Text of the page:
At a British 10K charity run last year, a blonde with sunglasses and a slew of world records jogged easily among the 11,000 other runners who'd shown up that day. Olympic marathoner Paula Radcliffe crossed the finish line with a huge smile on her face, despite being a whopping 15 minutes off her best time for the distance.
The ultra-competitive Radcliffe, who at the time was seven months' pregnant with her second daughter, told reporters after the race that she "wasn't concerned about running a time, it was about enjoying the day."
But the day was also about staying in shape; though Radcliffe toned down her training during pregnancy, her ultimate goal was to make the 2012 British Olympic team. (She qualified at the Berlin Marathon in September.)
Back in the 1950s and 1960s — before the jogging and aerobics boom hit the U.S. and thousands of health clubs dotted the land — exercise during pregnancy was rarely discussed. These days, pregnant women are packing prenatal yoga and low-impact aerobics classes. They're swimming, biking and running — and, yes, they're occasionally lining up at a race near you.
"The benefits of exercise during pregnancy are tremendous," says Dr. Raul Artal, author of the exercise and pregnancy guidelines for the American College of Obstetricians and Gynecologists, or ACOG, and chairman of the Department of Obstetrics, Gynecology and Women's Health at St. Louis University.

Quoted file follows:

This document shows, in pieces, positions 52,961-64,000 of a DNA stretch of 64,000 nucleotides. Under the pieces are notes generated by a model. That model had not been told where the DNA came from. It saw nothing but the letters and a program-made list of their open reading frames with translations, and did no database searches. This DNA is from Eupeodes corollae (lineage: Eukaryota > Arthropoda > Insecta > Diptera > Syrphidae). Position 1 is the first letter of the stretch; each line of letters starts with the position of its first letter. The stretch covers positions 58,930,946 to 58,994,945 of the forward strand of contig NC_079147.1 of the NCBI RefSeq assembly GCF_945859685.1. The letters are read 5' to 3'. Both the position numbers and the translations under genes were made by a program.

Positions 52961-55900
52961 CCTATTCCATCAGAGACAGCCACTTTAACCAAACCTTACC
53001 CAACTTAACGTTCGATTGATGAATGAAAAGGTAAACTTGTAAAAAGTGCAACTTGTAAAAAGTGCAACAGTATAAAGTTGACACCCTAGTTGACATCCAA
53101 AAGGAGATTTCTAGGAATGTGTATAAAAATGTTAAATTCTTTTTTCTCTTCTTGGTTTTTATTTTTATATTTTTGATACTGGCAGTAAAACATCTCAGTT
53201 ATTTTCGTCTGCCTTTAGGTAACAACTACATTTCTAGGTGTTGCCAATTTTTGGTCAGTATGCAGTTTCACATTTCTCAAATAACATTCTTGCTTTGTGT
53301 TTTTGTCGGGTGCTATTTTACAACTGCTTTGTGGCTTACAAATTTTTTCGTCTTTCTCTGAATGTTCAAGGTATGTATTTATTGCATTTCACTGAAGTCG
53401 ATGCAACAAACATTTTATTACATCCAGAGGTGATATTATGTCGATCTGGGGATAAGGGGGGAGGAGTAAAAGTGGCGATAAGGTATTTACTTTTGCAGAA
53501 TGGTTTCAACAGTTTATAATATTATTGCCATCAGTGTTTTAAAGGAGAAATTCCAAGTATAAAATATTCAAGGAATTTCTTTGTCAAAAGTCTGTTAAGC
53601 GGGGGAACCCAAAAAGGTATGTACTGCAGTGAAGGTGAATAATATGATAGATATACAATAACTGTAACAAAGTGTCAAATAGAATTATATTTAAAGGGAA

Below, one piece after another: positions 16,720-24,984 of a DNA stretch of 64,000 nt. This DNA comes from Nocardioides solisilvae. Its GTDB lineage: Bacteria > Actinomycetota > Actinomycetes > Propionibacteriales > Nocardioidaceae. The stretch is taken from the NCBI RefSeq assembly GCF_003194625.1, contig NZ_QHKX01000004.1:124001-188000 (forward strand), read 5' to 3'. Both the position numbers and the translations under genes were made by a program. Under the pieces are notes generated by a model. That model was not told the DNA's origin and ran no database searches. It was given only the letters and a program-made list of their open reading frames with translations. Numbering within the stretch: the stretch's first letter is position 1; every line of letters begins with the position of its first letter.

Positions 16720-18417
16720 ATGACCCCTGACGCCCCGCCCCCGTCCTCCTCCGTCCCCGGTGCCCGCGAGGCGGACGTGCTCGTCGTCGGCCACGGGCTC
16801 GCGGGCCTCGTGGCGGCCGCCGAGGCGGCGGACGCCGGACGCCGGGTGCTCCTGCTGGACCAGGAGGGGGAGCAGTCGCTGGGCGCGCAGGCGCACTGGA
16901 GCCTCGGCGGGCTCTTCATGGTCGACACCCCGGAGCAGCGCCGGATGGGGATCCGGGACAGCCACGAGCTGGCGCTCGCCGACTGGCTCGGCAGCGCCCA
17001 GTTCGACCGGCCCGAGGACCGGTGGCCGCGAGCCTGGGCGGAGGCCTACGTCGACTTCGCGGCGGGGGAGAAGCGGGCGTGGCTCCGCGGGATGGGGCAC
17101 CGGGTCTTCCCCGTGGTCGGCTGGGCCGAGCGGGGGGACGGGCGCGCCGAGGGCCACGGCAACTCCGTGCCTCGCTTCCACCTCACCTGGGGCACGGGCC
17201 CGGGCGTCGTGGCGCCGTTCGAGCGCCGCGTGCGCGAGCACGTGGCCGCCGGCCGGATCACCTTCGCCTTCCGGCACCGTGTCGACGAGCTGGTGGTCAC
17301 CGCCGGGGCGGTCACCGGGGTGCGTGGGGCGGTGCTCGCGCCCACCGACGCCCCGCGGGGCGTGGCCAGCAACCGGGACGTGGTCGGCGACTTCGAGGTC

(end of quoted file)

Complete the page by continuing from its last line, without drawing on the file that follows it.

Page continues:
"Pregnancy shouldn't be a state of confinement. I consider it an ideal time to start engaging in physical activity," Artal says. For a healthy pregnant woman, ACOG recommends at least 150 minutes a week of exercise, preferably in 30-minute bouts — although shorter bouts of 15 minutes are OK, says Artal.
Healthy nonexercisers with a normal pregnancy should start slowly (like any new exerciser). ACOG recommends starting with five minutes a day and adding five minutes a week to reach the 30-minute-a-day mark. Walking, swimming or aquacise classes and low-impact/gentle aerobics are great options for beginners.
A previously active woman who's healthy and has a normal pregnancy can usually continue what she's doing, but at a less-intense level. (She shouldn't be short of breath at any point during exercise.)
What do the 30-minute bouts of exercise bring? According to ACOG, they can help reduce backaches, constipation, bloating and swelling; may help prevent gestational diabetes; increase energy, improve mood and posture; promote muscle tone, strength and endurance; and help you sleep better.
Women who should not exercise, says Artal, are those with significant heart disease, those with risk factors for preterm labor or risk of bleeding and women with poorly controlled Type 1 diabetes. Other women — such as those with severe anemia, severe obesity or high blood pressure — should talk to their doctor before starting an exercise program and do it under a doctor's supervision.
The talk test
Neal Pire, a fitness educator and fellow of the American College of Sports Medicine, has noticed a huge change in attitude from both pregnant clients and the medical profession over the past few decades. Pire, based in Bergen County, N.J., cites the old ACOG restriction that pregnant women never let their heart rates go above 140. That number's no longer valid, he says.
Now women are being advised to follow the "talk test." Basically, if you're exercising and you get to the point where you're short of breath and finding it difficult to hold a conversation, back off, explains Dr. James Pivarnik, Director of the Center for Physical Activity and Health, Michigan State University. "If the shortness of breath continues, stop the exercise," he says.